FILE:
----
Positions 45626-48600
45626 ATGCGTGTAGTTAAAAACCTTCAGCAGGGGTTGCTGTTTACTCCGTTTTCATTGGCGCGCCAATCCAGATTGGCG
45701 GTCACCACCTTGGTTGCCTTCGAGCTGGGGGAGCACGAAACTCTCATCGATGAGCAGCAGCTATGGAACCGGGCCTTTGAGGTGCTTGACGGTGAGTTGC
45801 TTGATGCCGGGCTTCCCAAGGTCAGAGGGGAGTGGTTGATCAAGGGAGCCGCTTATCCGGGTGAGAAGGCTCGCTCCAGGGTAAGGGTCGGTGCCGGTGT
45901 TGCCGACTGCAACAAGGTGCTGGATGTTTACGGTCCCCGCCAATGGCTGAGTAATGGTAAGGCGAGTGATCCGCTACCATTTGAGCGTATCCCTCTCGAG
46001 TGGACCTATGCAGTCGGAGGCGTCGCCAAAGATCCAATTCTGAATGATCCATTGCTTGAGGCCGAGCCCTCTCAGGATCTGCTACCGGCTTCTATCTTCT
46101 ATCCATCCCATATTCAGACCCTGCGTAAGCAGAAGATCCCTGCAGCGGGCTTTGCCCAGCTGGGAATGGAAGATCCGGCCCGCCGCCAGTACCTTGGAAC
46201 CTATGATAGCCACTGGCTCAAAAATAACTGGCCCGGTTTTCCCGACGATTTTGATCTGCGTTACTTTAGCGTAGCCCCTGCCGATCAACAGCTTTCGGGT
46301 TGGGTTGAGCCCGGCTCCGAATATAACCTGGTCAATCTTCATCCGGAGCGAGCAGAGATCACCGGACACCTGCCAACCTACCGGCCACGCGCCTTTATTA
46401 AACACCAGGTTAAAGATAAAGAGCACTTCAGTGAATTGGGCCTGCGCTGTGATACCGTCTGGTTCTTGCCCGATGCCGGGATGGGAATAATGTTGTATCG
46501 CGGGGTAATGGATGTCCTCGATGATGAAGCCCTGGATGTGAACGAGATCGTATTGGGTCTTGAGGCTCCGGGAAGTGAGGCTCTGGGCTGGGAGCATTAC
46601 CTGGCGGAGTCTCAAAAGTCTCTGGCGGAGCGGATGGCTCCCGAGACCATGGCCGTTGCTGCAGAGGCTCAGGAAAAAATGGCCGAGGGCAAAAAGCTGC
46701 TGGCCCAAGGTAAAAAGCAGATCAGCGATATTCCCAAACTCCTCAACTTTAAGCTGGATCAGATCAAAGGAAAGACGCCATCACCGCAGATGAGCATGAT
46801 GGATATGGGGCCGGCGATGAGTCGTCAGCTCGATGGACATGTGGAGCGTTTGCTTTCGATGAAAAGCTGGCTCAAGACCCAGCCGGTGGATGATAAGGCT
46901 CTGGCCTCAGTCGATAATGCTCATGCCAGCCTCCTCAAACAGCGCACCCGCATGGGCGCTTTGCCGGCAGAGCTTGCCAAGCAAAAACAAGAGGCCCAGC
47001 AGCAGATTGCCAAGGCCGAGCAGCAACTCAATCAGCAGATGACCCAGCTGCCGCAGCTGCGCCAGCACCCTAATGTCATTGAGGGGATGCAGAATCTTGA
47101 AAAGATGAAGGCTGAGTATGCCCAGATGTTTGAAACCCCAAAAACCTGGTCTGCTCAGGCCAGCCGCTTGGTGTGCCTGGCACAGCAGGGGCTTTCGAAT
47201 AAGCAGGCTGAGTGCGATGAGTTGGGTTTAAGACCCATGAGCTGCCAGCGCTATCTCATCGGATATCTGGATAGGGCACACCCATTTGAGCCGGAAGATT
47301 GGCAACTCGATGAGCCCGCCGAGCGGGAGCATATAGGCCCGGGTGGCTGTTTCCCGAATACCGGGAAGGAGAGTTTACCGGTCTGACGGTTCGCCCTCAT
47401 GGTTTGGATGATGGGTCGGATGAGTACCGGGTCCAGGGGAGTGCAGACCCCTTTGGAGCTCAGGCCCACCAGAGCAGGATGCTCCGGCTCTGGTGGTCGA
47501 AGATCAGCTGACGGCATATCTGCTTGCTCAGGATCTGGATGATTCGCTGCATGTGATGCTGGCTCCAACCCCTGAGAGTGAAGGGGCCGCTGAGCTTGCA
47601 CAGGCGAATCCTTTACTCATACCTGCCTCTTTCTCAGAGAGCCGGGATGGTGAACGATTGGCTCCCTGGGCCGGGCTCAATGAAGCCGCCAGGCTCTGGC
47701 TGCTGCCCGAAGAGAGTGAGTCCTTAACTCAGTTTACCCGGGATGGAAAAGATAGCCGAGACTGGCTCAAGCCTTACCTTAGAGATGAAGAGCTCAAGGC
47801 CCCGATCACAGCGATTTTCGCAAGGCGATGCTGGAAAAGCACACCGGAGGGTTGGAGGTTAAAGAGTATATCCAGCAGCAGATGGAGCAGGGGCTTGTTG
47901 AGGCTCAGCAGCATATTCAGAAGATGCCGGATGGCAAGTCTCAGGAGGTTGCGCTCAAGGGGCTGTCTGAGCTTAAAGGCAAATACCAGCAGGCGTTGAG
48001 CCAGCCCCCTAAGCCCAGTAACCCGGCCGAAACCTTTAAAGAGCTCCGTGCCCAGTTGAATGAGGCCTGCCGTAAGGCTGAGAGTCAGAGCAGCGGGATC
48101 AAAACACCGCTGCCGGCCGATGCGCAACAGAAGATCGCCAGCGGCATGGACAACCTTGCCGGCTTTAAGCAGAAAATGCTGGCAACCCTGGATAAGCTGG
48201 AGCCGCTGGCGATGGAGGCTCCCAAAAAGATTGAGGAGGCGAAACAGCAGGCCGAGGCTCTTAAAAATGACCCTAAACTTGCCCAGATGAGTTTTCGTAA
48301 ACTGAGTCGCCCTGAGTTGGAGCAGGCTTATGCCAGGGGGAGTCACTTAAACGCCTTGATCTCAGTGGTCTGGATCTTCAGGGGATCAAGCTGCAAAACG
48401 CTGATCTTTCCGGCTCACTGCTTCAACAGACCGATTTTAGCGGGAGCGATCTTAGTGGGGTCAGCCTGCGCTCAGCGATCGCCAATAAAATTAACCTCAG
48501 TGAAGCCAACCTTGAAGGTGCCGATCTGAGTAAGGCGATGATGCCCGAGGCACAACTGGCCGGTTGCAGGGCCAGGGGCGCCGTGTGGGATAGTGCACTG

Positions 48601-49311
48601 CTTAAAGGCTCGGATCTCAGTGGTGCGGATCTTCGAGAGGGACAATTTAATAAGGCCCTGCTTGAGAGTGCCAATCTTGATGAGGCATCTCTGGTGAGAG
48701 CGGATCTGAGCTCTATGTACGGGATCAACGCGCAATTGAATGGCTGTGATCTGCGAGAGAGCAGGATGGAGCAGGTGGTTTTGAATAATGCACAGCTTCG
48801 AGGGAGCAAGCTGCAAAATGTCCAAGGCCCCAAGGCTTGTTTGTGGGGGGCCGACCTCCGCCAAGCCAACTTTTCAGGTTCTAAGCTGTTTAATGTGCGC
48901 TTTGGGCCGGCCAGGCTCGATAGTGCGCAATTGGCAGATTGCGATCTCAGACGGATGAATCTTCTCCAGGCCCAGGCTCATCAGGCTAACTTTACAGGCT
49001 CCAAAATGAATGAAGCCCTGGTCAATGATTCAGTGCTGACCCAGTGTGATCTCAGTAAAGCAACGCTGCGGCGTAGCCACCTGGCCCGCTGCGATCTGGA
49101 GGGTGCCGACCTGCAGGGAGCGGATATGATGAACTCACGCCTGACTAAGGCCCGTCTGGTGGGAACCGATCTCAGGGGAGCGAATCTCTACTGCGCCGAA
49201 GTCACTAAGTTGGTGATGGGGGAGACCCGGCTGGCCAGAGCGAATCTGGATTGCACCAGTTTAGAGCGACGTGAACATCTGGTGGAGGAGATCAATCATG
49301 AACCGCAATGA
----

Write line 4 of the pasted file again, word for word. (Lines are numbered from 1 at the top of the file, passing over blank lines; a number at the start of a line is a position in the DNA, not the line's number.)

45801 TTGATGCCGGGCTTCCCAAGGTCAGAGGGGAGTGGTTGATCAAGGGAGCCGCTTATCCGGGTGAGAAGGCTCGCTCCAGGGTAAGGGTCGGTGCCGGTGT